A fundamental concept of number theory is the concept of arithmetic functions, also known as number-theoretic functions. Arithmetic functions give a toolset for the study of the prime numbers, which on one hand are a “simple” series of natural numbers, on the other hand, however, a series which is extremely hard to be described. For instance, no simple function (formula) is known, which would “calculate”, whether or not a given number $n$ is a prime number or not.
Number theorists try to develop tools which are, from the very beginning, capable to deal with such complicated phenomena like prime numbers. Therefore, they decided to define arithmetic functions not as mappings $f:\mathbb N \to\mathbb N$ of natural numbers to natural numbers, but be more general, as mappings of naturals numbers to complex numbers. In other words, in the general case, arithmetic functions can be identified with a series of complex numbers. In most cases, however, the series of function values created by a given arithmetic function will consist of pure real, or even integer or natural numbers.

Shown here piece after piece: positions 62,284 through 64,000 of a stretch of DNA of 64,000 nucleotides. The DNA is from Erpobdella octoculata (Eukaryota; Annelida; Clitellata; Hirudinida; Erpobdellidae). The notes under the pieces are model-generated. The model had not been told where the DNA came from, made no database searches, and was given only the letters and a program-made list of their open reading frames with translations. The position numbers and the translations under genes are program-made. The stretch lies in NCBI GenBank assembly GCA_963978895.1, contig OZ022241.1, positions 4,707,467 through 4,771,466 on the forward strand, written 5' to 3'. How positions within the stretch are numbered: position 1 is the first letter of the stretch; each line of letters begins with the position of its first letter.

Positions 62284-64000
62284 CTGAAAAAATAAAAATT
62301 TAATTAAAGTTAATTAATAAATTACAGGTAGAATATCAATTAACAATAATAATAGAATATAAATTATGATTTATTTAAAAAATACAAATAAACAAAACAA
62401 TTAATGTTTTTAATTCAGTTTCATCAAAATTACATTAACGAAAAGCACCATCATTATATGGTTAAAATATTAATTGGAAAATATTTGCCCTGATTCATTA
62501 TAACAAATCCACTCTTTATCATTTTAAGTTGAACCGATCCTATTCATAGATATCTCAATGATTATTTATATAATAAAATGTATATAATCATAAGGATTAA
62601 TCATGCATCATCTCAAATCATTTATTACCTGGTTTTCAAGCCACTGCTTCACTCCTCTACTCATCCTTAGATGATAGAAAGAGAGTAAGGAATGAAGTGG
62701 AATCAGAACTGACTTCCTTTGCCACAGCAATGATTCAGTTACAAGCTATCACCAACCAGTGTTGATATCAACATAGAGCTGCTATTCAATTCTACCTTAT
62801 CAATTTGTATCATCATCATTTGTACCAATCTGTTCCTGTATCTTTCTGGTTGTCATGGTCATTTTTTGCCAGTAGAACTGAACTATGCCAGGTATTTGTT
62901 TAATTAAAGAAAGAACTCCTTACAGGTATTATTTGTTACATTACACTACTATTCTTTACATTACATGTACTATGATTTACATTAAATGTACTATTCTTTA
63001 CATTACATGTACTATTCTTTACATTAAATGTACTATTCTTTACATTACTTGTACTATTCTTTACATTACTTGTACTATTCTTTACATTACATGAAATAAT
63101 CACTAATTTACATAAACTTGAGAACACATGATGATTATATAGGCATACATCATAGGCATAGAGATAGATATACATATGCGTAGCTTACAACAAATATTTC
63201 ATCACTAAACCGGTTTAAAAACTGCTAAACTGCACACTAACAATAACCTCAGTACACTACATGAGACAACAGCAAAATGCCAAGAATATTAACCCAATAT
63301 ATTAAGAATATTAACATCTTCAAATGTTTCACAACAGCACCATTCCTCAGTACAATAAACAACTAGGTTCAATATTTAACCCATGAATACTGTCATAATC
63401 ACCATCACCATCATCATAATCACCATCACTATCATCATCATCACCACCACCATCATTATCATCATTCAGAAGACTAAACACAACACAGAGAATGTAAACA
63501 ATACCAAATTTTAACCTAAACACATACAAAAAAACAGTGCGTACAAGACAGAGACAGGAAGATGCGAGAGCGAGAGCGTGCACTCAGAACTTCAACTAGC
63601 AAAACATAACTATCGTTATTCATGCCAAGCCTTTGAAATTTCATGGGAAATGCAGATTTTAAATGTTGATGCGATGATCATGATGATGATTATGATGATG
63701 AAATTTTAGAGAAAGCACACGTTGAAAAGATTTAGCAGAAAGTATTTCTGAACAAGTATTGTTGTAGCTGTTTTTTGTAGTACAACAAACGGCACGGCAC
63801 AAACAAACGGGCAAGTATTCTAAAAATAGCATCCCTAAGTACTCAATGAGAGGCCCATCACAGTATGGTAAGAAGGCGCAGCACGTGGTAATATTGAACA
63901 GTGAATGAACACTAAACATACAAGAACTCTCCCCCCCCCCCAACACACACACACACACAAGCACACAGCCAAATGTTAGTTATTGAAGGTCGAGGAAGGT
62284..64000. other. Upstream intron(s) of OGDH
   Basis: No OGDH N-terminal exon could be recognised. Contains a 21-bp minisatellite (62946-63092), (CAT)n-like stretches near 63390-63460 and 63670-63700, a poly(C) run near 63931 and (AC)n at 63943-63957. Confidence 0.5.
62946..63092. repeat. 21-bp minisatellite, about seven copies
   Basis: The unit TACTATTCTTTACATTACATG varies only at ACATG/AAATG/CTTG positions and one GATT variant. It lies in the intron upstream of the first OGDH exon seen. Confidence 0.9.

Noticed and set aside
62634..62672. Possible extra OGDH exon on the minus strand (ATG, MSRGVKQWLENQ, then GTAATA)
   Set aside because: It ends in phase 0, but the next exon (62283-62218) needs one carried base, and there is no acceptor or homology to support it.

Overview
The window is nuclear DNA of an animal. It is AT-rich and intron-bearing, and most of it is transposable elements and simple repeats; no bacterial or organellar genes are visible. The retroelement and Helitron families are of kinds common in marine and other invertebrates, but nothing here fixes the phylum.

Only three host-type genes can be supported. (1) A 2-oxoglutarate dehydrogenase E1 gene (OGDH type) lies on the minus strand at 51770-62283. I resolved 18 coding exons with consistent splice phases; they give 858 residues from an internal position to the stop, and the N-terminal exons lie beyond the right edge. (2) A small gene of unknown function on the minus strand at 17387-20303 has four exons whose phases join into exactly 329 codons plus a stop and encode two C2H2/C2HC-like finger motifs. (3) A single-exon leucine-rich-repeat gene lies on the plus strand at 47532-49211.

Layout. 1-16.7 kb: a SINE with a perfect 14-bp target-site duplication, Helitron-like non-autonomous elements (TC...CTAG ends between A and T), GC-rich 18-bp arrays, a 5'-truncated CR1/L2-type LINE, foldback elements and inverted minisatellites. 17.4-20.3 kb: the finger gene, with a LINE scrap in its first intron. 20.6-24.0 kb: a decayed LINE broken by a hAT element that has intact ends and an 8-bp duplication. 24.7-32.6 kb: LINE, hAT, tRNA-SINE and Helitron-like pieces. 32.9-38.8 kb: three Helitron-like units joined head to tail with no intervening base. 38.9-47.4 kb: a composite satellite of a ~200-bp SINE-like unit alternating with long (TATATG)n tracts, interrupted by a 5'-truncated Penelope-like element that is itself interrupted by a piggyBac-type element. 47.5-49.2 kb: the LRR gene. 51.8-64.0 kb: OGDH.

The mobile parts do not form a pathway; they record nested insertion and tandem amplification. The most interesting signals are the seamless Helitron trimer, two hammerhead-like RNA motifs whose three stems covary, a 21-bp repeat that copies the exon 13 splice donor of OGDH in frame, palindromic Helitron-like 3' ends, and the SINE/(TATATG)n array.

| | | | created: 2014-02-21 00:07:13 | modified: 2019-03-21 07:34:18 | by: bookofproofs | references: , 
 Landau, Edmund: “Vorlesungen über Zahlentheorie, Aus der Elementaren Zahlentheorie”, S. Hirzel, Leipzig, 1927
 Scheid Harald: “Zahlentheorie”, Spektrum Akademischer Verlag, 2003, 3. Auflage